Sam, just a minor clarification, you said that Bud Hurlbut originally planned to make a roller coaster that looked like a log flume, and he worked with Arrow on the ride mechanism, but the ride mechanism you are talking about is the water log flume, correct? It sounds like the roller coaster just evolved into a water ride, but I was wondering if you had any other info about the roller coaster idea.
Song of the South - I don't know why they don't just release the animated parts by themselves.
Changed seating - were they changed because there were actually people getting hurt, or is it just lawyers being paranoid?
Western River - I'm sorry it didn't get built, but truthfully, it doesn't sound as exotic as Pirates, also I remember seeing a scene with Mexican banditos in concept art that may not fly today.
This is a tough question...I always enjoyed the one in Florida, to me, the ride seems more thrilling. It has been a while since I have been on both, but if memory serves, the Florida version has that delicious Douple dip drop, which I LOVE. The first time I went on Splash in Florida, I was not expecting it.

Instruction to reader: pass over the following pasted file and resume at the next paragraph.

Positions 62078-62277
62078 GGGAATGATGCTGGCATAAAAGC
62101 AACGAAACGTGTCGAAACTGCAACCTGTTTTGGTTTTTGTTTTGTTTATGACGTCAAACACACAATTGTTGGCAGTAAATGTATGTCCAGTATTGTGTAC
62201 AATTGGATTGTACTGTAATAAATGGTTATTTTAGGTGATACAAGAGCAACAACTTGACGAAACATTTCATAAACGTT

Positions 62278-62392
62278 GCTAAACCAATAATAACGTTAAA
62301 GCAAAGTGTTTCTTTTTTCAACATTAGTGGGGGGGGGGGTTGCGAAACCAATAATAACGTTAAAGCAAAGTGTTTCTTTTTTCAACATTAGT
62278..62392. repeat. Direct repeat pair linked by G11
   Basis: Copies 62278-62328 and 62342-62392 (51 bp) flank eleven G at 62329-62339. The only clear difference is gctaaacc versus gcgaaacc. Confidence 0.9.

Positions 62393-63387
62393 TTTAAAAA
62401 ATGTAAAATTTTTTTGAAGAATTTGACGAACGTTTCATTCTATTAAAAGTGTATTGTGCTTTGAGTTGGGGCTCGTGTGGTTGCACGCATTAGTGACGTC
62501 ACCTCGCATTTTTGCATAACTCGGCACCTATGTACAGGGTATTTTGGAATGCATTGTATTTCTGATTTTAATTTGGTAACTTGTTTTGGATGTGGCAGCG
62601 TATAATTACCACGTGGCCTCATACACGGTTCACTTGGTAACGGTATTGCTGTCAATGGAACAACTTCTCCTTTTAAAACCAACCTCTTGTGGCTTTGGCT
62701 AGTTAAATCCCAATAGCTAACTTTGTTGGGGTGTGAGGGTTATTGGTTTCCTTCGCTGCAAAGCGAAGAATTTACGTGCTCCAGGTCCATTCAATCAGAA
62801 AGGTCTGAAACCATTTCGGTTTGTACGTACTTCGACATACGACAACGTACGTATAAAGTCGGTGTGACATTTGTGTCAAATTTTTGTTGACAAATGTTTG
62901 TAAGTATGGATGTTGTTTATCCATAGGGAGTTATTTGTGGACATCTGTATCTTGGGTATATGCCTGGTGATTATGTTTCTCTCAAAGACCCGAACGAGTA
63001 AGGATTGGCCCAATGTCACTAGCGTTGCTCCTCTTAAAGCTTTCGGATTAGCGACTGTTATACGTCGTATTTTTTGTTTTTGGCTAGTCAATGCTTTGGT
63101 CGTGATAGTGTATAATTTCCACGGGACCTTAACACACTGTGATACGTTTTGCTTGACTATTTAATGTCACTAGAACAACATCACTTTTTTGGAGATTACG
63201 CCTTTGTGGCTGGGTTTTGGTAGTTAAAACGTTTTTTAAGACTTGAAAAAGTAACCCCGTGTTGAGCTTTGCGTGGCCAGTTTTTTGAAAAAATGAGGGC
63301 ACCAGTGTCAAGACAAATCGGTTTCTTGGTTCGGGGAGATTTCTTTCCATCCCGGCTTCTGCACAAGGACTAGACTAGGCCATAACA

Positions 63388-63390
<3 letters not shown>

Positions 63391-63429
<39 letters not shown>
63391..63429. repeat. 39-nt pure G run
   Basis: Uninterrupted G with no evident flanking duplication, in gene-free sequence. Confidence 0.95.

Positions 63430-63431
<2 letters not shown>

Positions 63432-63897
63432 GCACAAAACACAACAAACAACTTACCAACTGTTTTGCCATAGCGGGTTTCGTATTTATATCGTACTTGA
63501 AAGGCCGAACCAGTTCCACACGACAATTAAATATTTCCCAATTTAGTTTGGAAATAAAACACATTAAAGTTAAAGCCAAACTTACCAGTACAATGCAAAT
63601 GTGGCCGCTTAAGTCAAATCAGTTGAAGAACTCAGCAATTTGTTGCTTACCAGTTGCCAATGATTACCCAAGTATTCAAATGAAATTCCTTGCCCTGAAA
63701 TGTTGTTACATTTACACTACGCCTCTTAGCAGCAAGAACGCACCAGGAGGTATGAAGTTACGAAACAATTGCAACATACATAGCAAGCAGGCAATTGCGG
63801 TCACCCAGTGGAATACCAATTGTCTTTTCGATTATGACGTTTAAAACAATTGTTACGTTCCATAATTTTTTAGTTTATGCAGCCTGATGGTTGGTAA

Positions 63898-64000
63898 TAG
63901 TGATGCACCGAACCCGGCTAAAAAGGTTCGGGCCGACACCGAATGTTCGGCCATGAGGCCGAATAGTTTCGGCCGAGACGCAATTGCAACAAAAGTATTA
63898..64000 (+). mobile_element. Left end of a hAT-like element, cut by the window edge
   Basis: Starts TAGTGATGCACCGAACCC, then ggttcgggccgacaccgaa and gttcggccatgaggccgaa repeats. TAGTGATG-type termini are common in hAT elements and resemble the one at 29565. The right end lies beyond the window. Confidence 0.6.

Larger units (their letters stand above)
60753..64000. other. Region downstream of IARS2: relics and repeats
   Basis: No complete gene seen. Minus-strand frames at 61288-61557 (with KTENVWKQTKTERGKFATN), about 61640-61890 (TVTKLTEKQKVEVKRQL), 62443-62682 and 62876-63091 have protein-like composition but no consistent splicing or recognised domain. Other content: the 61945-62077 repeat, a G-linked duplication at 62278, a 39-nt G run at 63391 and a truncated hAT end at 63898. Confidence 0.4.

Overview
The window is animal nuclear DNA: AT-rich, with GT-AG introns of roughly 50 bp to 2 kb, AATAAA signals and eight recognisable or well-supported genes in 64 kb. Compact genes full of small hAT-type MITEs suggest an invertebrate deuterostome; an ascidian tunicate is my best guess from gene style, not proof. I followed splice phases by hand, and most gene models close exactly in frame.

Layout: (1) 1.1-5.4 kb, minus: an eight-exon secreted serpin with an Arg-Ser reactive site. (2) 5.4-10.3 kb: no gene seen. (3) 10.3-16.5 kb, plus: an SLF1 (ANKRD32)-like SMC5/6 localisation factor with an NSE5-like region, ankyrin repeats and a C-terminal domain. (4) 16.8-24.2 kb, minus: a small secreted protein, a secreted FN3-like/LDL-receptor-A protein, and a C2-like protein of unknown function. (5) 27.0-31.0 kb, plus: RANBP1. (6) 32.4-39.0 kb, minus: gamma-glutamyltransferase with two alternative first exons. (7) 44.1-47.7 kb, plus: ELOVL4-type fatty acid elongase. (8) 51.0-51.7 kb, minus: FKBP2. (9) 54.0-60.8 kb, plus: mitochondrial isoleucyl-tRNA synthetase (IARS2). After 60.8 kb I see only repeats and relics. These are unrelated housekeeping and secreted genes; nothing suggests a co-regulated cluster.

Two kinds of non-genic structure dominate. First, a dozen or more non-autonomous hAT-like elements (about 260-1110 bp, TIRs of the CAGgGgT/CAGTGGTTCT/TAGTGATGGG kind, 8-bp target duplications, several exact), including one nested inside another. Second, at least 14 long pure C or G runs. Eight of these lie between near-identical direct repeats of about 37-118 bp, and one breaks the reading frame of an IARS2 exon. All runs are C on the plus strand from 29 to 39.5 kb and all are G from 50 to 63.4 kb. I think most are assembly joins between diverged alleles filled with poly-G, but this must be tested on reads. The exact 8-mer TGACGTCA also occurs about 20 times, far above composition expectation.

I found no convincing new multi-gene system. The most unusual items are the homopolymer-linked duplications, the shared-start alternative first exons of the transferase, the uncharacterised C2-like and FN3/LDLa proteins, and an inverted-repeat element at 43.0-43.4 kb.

P.S. Great article!
Splash at Disneyland will always be my favorite from how fast the ride is to Brer Rabbit being Brown not Gray. Ours seems unique to for fitting the theme of the land its in Critter country.
I agree that the story is more cohesive in Florida. However, it is still not complete. I have always thought it was crazy that maybe the most popular ride in these two parks is based on a story that nobody knows. But the thing is, very few people seem to be bothered by that fact. In this case, I gotta disagree with you, Sam! (Though I really do love your column!)
I love the feel of the Anaheim Splash Mountain better. It's more fast paced, up beat, and has less banjo music. : D Plus it is a trip down memory lane. Florida is just not my cup of tea, maybe? I hate how the logs are configured there, and I don't like the music or the pace. In fact, I might even argue that you picked it's ONLY redeeming factor and used it as the reason for why it's better.
As always, I'm looking forward to your next piece, thanks Sam!
One thing I've always wondered regarding the two different rides between Orlando and Anaheim - are the placement of all the different drops generally the same? I've only been on the Florida version once, but it seems like there's an extra hill inside the show building that is not in Anaheim... I can't remember if it was one of the coaster style hills or what... can anyone confirm?